Learning about network subsets - Overlapping addresses?



  • Hello,

    So first of all, I'm not certain which topic this subject belongs to so I apologize in advance.

    I've been having a hard time finding a straight forward answer to my question so I would be grateful if you would give me advice on this matter.

    I've been told that subnets divided in such a way that you segment part of the 32-bit network address to mean the network, and the other half to mean host address? IE: (<network><host>)

    In this sense is it possible to have an IP address - say for instance 125.125.3.3 - in the subnet of 125.125.3.3/24 and another same address in the subnet of 125.125.3.3/16?'
    If so, would these two addresses be mutually exclusive?

    Needless to say, networking isn't my profession, but I would still love to learn all about it. So, I would very much appreciate any advice or resources you would give me.  :)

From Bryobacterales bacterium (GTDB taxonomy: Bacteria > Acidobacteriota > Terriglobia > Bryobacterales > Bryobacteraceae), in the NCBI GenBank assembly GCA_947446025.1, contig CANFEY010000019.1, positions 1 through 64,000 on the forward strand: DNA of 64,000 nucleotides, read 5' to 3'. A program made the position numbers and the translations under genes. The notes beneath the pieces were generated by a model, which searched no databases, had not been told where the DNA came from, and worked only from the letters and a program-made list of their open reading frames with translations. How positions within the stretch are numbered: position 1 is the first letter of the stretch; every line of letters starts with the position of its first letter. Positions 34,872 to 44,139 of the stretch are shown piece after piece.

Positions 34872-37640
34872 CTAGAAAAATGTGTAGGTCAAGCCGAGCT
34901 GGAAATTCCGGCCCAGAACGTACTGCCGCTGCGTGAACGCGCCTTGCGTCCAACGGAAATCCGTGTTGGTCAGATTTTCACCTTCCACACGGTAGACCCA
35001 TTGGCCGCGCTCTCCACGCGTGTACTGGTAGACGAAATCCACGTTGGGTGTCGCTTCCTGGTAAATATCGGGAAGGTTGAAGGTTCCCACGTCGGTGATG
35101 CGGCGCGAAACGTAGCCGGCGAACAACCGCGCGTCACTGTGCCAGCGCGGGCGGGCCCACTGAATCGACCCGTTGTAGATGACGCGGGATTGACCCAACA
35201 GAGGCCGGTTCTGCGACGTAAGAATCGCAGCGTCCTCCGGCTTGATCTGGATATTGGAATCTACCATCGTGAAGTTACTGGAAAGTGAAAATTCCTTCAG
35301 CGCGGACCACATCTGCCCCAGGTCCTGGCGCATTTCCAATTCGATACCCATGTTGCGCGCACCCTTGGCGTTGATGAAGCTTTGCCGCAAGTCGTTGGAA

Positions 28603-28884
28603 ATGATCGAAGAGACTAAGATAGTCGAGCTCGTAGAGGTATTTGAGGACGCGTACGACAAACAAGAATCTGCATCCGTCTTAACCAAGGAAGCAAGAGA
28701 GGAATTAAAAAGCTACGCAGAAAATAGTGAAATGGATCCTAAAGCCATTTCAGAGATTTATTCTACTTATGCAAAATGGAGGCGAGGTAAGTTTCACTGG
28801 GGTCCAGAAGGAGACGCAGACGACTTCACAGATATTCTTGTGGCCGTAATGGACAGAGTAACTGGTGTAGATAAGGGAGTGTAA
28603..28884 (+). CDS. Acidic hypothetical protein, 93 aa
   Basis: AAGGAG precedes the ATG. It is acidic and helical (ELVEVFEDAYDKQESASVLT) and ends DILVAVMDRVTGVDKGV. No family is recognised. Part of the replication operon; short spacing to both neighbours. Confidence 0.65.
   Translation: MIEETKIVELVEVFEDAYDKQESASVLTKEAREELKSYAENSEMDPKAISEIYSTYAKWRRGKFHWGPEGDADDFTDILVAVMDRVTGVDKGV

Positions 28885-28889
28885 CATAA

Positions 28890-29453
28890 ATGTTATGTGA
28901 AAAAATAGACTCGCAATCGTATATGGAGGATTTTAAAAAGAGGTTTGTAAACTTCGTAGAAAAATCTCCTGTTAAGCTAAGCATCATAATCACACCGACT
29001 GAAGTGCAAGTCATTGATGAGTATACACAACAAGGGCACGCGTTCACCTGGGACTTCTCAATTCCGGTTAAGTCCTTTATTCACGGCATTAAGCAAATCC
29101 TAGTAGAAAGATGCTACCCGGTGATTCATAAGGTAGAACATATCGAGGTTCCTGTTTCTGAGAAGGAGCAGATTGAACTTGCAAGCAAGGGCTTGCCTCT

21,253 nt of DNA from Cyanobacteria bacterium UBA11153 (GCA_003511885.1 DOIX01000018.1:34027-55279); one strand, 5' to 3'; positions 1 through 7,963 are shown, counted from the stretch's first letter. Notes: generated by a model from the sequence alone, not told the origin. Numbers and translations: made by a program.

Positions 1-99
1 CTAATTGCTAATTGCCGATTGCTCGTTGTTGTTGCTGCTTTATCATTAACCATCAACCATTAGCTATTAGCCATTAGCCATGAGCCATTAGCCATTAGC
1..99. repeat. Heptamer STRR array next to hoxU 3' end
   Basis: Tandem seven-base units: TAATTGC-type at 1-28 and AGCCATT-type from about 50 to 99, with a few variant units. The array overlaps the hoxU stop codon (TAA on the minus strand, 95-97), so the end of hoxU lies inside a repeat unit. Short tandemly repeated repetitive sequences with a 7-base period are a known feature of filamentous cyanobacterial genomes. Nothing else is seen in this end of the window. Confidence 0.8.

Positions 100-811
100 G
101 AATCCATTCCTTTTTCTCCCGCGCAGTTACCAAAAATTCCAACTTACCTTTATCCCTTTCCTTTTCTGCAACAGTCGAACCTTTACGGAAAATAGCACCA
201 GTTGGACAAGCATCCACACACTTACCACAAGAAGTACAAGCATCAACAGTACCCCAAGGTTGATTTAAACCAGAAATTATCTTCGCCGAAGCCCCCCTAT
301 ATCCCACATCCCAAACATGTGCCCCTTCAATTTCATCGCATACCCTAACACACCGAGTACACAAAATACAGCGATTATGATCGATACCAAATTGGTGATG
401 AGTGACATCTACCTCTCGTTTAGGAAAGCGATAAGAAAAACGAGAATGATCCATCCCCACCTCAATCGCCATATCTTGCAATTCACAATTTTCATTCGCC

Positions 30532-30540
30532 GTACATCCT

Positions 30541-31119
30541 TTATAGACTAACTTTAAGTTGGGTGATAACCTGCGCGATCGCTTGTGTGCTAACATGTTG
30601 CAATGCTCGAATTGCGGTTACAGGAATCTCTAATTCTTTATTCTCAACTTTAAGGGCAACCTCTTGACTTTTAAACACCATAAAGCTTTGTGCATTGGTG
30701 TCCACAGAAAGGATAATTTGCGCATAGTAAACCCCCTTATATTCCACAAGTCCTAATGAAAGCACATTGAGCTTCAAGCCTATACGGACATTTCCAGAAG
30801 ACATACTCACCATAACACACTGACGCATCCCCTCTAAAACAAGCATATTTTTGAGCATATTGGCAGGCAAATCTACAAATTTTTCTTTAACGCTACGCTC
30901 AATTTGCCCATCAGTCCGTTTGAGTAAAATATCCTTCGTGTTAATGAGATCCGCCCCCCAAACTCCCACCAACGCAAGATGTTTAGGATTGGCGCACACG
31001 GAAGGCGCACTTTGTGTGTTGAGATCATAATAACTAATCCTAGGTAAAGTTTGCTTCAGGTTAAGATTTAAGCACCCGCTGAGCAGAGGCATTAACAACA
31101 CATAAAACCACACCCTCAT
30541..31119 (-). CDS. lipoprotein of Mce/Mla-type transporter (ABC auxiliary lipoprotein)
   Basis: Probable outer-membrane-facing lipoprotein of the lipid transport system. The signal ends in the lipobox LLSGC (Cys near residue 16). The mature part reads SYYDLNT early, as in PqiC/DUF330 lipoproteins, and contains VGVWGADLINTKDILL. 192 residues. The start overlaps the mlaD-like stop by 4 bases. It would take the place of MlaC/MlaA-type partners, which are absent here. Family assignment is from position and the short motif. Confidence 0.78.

Thanks in advance,
    Michael L.</host></network>


  • LAYER 8 Netgate

    No.

    If a host in subnet 125.125.0.0/16 tried to contact a host in 125.125.3.3/24 it would think it is on its local subnet and not try to route it to the gateway.

    Be careful to distinguish between routes and subnets.

    If a router has the following two routes:

    192.168.3.0/24 to gateway 10.10.10.1
    192.168.0.0/16 to gateway 10.10.10.2

    That will work because the route with the longest mask will get the traffic.



  • Subnetting and superscoping are ways to address groups of IP addresses instead of individually.  It makes for less code which makes it faster.  There are a few gotcha  like every network has a network address and a broadcast address which can be overlaid on a larger address space.  You just need to be aware of it.



  • There's a nice CIDR/subnet calculator online that shows you exactly what addresses are part of a particular subnet and the details of the subnet in address/CIDR/netmask notations.

    http://www.subnet-calculator.com/cidr.php


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